An immune system chemical may undo skin damage by sunlight.
A chemical involved in immune-system signalling may be able to reverse some types of skin damage caused by sunlight. It could reduce sunburn by activating DNA-repair mechanisms, a new study suggests, raising the possibility that the chemical might be used to prevent or treat skin cancer1.
High-energy ultraviolet light is thought to promote skin cancer by damaging the DNA within cells. Skin cancer, the most common malignancy among people of Western European descent, strikes over one million people each year in the United States alone.
IL-12 is not the first chemical found to promote DNA repair after ultraviolet damage. Earlier this year, researchers showed that a bacterial enzyme placed on the skin prevents the formation of new cancerous regions in people highly prone to skin cancer.
But unlike the bacterial enzyme, IL-12, being naturally produced by human cells, would be less likely to trigger allergic responses says Kenneth Kraemer, who works on DNA excision at the National Institutes of Health in Bethesda, Maryland. More work is needed to clarify IL-12’s effects and possible side effects, he adds, but the idea that it could be used as a therapy for skin cancer is "provocative".
IL-12’s protective function is a surprise. It belongs to a class of signalling chemicals called cytokines, which were never suspected of being able to stimulate DNA repair.
The work "opens up a whole new area of investigation," says Kraemer. If IL-12 is involved in DNA repair, he says, other cytokines may be as well. "This is probably the tip of the iceberg."
How cancer metastasis happens: Researchers reveal a key mechanism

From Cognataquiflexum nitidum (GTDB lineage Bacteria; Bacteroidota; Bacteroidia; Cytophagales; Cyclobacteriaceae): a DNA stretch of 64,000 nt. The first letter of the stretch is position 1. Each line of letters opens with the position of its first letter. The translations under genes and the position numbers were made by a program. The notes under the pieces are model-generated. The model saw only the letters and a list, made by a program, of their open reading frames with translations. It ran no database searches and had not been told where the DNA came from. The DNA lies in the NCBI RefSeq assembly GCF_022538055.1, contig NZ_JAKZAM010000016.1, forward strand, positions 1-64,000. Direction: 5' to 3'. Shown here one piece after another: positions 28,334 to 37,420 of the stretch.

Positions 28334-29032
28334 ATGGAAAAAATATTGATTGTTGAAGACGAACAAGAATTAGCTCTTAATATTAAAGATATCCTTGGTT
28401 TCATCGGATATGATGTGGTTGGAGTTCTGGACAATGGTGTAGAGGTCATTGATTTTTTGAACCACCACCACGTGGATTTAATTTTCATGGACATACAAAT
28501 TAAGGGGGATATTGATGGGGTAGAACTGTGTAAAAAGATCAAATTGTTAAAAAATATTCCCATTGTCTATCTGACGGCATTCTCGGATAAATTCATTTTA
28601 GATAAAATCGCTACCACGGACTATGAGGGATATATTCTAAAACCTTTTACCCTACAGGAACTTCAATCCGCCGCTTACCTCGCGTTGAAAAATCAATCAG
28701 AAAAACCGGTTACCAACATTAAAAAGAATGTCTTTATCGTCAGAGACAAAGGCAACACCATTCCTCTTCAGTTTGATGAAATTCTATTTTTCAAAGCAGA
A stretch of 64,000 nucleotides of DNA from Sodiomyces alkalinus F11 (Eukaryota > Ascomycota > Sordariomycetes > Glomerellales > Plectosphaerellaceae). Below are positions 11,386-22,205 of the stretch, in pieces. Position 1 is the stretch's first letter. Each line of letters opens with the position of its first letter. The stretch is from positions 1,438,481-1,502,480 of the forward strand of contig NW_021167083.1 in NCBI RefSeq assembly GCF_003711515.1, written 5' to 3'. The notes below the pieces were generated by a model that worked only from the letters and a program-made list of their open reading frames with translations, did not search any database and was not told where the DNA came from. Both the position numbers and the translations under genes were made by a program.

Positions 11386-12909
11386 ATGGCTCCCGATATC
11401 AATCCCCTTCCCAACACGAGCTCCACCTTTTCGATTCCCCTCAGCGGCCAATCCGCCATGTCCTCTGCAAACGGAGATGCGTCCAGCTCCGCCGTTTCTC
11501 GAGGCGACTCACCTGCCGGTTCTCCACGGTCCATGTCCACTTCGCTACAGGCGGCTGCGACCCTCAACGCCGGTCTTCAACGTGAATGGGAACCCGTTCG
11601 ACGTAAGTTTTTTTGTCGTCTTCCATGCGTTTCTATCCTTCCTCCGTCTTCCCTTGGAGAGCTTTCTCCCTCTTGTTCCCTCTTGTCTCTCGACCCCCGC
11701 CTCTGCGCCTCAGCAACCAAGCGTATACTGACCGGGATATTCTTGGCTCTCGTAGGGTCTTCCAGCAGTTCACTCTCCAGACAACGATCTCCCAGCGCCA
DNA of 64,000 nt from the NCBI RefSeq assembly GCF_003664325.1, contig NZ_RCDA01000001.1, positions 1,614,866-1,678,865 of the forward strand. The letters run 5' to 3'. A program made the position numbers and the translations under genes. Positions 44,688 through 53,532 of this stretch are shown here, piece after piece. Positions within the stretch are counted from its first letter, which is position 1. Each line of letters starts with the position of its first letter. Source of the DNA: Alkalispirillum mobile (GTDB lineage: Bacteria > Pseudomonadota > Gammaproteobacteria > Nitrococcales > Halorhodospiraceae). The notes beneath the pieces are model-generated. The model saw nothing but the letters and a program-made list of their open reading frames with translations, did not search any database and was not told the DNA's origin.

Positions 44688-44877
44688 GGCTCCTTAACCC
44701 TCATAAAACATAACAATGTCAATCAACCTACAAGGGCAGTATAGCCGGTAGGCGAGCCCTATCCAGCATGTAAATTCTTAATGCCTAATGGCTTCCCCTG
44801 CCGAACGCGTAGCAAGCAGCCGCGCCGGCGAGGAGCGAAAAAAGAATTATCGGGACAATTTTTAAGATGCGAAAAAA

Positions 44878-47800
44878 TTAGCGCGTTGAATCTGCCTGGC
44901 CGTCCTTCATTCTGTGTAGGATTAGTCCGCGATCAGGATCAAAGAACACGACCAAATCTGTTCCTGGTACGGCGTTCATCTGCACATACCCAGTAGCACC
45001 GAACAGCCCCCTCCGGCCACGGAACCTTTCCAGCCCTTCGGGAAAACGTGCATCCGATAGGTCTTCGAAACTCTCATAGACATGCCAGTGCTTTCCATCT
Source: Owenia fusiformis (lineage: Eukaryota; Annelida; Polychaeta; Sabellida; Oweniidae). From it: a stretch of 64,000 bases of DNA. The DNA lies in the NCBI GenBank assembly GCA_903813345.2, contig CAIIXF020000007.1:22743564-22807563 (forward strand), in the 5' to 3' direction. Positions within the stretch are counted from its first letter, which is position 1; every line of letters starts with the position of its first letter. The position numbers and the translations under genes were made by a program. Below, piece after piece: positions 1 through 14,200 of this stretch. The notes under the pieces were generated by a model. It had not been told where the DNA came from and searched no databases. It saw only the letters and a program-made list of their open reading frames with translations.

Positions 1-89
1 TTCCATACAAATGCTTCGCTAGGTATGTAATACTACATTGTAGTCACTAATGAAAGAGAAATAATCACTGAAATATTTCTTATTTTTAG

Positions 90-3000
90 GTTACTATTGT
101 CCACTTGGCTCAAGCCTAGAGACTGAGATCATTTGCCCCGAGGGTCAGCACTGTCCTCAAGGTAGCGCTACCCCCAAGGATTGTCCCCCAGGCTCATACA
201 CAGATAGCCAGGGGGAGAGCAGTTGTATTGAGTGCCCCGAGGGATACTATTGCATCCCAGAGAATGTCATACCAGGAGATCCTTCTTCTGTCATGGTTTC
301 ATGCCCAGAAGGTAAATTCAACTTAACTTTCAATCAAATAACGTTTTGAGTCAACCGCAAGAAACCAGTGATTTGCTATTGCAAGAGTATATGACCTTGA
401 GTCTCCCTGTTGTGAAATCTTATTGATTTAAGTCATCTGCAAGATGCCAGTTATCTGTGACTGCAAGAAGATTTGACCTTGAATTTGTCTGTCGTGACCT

19.01.2018 | Weill Cornell Medicine
Researchers identify new way to unmask melanoma cells to the immune system
17.01.2018 | Duke University Medical Center
Physicists have developed a technique based on optical microscopy that can be used to create images of atoms on the nanoscale. In particular, the new method allows the imaging of quantum dots in a semiconductor chip. Together with colleagues from the University of Bochum, scientists from the University of Basel’s Department of Physics and the Swiss Nanoscience Institute reported the findings in the journal Nature Photonics.
Microscopes allow us to see structures that are otherwise invisible to the human eye. However, conventional optical microscopes cannot be used to image...
On the way to an intelligent laboratory, physicists from Innsbruck and Vienna present an artificial agent that autonomously designs quantum experiments. In initial experiments, the system has independently (re)discovered experimental techniques that are nowadays standard in modern quantum optical laboratories. This shows how machines could play a more creative role in research in the future.
We carry smartphones in our pockets, the streets are dotted with semi-autonomous cars, but in the research laboratory experiments are still being designed by...
What enables electrons to be transferred swiftly, for example during photosynthesis? An interdisciplinary team of researchers has worked out the details of how...
For the first time, scientists have precisely measured the effective electrical charge of a single molecule in solution. This fundamental insight of an SNSF Professor could also pave the way for future medical diagnostics.
Electrical charge is one of the key properties that allows molecules to interact. Life itself depends on this phenomenon: many biological processes involve...
At the JEC World Composite Show in Paris in March 2018, the Fraunhofer Institute for Laser Technology ILT will be focusing on the latest trends and innovations in laser machining of composites. Among other things, researchers at the booth shared with the Aachen Center for Integrative Lightweight Production (AZL) will demonstrate how lasers can be used for joining, structuring, cutting and drilling composite materials.
No other industry has attracted as much public attention to composite materials as the automotive industry, which along with the aerospace industry is a driver...
08.01.2018 | Event News
11.12.2017 | Event News
08.12.2017 | Event News
23.01.2018 | Life Sciences
23.01.2018 | Earth Sciences
23.01.2018 | Physics and Astronomy